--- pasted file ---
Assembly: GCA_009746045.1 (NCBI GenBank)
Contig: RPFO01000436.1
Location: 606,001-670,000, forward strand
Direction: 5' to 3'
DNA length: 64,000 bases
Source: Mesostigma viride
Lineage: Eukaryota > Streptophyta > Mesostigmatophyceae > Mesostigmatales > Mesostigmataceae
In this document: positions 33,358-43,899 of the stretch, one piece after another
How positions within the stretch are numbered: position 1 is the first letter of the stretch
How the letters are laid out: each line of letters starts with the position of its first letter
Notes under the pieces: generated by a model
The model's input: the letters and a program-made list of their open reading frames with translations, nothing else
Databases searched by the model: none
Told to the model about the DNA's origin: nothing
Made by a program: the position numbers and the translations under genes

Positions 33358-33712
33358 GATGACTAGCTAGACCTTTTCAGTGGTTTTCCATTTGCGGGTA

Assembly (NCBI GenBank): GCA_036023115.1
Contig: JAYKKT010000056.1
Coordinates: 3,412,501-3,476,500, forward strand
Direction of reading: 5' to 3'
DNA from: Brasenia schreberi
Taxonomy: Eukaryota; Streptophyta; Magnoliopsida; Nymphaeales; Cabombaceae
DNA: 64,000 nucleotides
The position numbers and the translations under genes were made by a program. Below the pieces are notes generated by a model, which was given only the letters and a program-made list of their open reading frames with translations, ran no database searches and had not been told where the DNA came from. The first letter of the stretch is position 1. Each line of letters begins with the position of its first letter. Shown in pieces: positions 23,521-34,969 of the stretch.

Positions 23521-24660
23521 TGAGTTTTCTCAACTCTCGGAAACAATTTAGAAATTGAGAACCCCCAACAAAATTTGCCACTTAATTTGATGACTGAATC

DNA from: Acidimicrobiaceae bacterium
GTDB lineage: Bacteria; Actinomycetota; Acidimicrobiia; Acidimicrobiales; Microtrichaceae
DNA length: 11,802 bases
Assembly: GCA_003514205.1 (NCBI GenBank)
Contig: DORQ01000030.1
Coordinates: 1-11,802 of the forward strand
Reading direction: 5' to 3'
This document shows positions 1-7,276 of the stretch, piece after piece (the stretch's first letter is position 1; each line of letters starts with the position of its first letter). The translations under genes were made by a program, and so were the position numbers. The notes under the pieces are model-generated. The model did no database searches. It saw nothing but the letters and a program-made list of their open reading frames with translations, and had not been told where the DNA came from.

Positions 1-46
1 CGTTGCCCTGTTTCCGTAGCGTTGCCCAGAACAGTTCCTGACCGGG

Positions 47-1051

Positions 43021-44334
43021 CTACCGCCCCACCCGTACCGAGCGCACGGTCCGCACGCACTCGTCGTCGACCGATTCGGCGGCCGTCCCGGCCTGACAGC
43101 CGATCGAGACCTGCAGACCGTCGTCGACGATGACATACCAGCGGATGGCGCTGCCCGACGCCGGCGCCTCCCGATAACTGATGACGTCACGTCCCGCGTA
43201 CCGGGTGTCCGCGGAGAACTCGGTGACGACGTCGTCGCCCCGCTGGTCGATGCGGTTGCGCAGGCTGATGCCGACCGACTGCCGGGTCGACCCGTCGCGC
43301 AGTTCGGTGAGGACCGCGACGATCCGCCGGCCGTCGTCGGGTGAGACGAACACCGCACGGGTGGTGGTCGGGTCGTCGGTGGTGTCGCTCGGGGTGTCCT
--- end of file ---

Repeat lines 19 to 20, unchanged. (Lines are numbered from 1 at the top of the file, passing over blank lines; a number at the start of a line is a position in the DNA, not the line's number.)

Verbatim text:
Contig: JAYKKT010000056.1
Coordinates: 3,412,501-3,476,500, forward strand